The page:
Applying a cognitive neuroscience perspective to the disorder of psychopathy
Four models of psychopathy (frontal lobe dysfunction, response set modulation, fear dysfunction, and violence inhibition mechanism hypotheses) are reviewed from the perspective of cognitive neuroscience. Each model is considered both with respect to the psychopathy data and, more importantly, for the present purposes, with respect to the broader cognitive neuroscience fields to which the model refers (e.g., models of attention with respect to the response set modulation account and models of emotion with respect to the fear dysfunction and violence inhibition mechanism models). The paper concludes with an articulation of the more recent integrated emotion systems model, an account inspired both by recent findings in affective cognitive neuroscience as well as in the study of psychopathy. Some directions for future work are considered.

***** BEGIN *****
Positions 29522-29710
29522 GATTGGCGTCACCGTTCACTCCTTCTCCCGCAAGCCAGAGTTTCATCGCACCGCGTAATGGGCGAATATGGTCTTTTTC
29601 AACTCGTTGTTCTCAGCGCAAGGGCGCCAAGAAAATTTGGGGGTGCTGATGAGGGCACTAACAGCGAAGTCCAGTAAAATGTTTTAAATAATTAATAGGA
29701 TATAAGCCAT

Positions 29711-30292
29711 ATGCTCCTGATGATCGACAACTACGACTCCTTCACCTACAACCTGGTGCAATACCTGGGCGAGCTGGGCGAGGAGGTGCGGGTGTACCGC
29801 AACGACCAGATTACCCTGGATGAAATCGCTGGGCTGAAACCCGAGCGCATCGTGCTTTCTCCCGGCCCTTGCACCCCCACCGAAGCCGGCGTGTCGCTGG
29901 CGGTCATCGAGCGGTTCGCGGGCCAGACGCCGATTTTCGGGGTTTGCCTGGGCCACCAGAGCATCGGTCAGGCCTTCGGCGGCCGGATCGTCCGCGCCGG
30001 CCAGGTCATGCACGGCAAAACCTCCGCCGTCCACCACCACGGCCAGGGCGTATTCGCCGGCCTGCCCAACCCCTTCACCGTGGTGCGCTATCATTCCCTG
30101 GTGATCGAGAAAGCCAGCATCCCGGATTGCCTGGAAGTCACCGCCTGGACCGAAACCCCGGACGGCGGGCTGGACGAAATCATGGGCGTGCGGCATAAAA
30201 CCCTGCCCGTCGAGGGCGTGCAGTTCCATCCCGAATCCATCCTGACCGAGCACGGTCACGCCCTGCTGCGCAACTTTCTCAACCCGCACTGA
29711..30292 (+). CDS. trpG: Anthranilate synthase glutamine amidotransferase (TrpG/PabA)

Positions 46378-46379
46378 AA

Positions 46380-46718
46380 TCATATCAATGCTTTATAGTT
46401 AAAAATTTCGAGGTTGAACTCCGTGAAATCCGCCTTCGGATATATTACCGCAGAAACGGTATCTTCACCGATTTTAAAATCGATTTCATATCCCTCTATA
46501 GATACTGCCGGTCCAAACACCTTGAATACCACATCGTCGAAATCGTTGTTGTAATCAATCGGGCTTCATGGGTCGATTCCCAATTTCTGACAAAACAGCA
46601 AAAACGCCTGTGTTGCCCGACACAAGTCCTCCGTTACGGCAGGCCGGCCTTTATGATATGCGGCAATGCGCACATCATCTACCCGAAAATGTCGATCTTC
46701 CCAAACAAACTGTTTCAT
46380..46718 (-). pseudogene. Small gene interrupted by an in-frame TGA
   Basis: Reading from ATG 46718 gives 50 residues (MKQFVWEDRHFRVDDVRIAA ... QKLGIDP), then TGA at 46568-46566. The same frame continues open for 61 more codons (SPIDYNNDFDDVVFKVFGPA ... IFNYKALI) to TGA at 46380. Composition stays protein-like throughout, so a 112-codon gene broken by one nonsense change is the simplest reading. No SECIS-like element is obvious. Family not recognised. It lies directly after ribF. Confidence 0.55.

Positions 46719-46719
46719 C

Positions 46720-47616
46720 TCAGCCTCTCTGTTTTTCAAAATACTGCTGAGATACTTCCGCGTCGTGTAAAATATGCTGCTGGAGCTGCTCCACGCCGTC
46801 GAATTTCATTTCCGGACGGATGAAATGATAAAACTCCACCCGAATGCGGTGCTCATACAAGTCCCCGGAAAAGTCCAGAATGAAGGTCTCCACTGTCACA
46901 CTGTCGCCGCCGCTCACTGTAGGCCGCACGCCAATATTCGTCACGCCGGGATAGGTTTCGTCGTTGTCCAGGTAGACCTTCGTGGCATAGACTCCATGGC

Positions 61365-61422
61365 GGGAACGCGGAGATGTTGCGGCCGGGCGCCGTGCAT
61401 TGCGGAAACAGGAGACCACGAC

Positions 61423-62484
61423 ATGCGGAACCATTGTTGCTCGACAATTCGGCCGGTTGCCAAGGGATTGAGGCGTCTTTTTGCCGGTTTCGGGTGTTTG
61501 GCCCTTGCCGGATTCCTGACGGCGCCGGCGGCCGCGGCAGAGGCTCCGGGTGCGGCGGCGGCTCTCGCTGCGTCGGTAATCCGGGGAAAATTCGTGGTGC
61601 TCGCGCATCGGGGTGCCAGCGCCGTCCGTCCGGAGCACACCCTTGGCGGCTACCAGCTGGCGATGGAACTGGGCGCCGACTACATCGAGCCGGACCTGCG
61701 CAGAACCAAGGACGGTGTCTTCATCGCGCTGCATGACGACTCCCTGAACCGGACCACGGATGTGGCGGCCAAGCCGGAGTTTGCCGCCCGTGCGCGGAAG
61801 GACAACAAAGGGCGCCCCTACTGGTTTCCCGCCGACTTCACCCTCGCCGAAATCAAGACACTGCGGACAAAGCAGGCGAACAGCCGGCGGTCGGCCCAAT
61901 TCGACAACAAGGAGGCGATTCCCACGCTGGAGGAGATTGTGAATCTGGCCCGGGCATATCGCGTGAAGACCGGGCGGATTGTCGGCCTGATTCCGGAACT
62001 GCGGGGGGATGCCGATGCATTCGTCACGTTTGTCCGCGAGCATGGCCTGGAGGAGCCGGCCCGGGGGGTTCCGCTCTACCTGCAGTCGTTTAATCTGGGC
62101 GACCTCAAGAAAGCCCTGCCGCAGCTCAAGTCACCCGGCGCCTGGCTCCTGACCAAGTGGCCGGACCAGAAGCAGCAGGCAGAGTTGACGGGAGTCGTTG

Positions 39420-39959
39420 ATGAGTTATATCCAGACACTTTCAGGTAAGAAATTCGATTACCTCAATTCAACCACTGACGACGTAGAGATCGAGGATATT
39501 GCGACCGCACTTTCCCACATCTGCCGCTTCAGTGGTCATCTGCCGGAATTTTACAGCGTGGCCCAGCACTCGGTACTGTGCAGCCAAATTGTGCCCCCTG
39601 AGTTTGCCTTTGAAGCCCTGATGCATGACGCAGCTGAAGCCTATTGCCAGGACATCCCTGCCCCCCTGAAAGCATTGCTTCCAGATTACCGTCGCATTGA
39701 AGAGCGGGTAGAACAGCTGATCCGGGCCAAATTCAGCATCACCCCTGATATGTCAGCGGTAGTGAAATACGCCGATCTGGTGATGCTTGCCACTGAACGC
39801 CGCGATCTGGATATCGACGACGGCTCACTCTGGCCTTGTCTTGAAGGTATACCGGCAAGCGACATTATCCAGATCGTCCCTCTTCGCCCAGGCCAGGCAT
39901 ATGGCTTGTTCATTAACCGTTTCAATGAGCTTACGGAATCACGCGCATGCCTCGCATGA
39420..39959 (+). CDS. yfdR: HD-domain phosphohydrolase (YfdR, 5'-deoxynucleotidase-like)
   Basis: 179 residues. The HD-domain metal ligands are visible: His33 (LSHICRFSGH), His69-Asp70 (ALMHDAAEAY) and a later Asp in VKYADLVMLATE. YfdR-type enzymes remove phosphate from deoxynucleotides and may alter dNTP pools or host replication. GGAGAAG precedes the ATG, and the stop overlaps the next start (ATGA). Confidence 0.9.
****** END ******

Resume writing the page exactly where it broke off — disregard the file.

c1 Address correspondence and reprint requests to: James Blair, Unit on Affective Cognitive Neuroscience, Mood and Anxiety Disorders Program, National Institute of Mental Health, 15K North Drive, Room 206, MSC 2670, Bethesda, MD 20892-2670; E-mail: firstname.lastname@example.org.